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Anselm Kiefer's Process: Putrefaction, Dissolution, Coagulation

In my research to combine digital and physical media I recently read a book on the German 'painter' Anselm Kiefer. He is a painter in a very pure sense; not just using paint but objects, rocks, plants, weather and acid chemicals to create his work. He repeatedly destroys his pieces and the individual items that compose them, he locks his canvases away in shipping containers after leaving them out in the rain waiting for the process of time to transform it into something 'meaningful'. This unique approach to painting he likens to that of alchemy. The steps of Putrefaction, Dissolution and Coagulation have analogues in his process and links to his lifelong fascination with materials, alchemy a

New kinds of Mark Making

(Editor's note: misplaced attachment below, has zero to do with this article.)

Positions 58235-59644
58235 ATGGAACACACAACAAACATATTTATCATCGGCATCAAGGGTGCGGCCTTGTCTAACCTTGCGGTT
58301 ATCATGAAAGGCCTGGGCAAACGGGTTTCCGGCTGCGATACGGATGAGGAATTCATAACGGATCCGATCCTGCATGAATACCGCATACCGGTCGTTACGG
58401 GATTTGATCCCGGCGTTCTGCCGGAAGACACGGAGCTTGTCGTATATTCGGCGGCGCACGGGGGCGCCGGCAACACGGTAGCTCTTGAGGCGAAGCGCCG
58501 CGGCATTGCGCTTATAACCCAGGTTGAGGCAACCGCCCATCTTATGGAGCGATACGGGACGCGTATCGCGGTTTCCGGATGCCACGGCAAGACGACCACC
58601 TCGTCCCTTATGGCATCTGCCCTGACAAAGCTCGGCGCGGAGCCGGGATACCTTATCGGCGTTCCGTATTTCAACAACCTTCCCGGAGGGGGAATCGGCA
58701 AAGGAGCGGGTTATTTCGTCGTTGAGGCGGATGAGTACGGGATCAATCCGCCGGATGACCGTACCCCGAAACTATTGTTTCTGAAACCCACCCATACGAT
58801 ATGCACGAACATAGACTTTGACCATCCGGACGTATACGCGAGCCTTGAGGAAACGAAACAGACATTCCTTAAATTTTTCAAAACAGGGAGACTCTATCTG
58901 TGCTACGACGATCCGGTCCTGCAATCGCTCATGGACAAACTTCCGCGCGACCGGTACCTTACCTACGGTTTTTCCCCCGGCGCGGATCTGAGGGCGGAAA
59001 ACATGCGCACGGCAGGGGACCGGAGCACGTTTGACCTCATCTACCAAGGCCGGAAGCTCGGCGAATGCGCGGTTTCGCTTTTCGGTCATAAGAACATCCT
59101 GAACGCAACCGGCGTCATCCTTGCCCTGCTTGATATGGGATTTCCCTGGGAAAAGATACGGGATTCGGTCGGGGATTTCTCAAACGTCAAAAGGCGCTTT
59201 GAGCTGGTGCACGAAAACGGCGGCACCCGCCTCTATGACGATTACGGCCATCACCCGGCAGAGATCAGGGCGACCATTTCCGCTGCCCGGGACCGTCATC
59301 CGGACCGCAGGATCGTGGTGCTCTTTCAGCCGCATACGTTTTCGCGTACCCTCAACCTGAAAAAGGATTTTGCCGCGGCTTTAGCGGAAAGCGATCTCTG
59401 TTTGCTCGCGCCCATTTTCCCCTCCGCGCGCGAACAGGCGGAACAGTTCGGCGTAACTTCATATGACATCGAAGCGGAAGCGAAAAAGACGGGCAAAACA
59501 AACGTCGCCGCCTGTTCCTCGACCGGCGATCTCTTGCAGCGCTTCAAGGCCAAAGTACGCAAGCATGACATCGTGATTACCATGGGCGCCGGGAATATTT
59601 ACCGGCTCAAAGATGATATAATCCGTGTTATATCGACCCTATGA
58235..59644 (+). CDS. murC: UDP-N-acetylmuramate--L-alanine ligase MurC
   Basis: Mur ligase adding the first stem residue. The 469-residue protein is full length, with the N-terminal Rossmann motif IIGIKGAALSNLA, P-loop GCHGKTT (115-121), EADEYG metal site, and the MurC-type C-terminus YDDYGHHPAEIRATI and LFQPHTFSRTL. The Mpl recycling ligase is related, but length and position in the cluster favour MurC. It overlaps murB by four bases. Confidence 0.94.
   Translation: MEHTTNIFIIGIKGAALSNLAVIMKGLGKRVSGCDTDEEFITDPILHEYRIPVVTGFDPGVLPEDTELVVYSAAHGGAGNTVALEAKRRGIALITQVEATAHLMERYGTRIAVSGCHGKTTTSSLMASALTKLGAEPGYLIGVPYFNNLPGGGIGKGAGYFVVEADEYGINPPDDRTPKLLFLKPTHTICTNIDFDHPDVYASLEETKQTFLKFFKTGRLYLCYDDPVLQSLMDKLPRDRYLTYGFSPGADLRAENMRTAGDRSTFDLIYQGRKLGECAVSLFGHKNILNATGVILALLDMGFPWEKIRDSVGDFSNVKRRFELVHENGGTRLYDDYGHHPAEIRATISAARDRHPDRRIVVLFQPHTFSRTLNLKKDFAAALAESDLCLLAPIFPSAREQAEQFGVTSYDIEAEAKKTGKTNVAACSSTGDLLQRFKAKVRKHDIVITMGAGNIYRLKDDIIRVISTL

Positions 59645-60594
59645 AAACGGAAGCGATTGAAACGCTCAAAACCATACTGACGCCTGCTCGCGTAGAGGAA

When I am painting I experience a change in myself. An idea grows in me from beginning the first stroke through the painting process until the end, resulting in unintended ideas forming and a painting that is either better or worse for it but ultimately different than the one I initially intended. Representing the development of an idea. The Physical Creative Feedback Loop This extends far beyond painting; It's an unavoidable property of physical art practice, the feedback loop one experiences with the material they are creating with - making a mark, observing it's effect, sparking a new idea, then repeat. This observation process has been around since the materials have been used by people,

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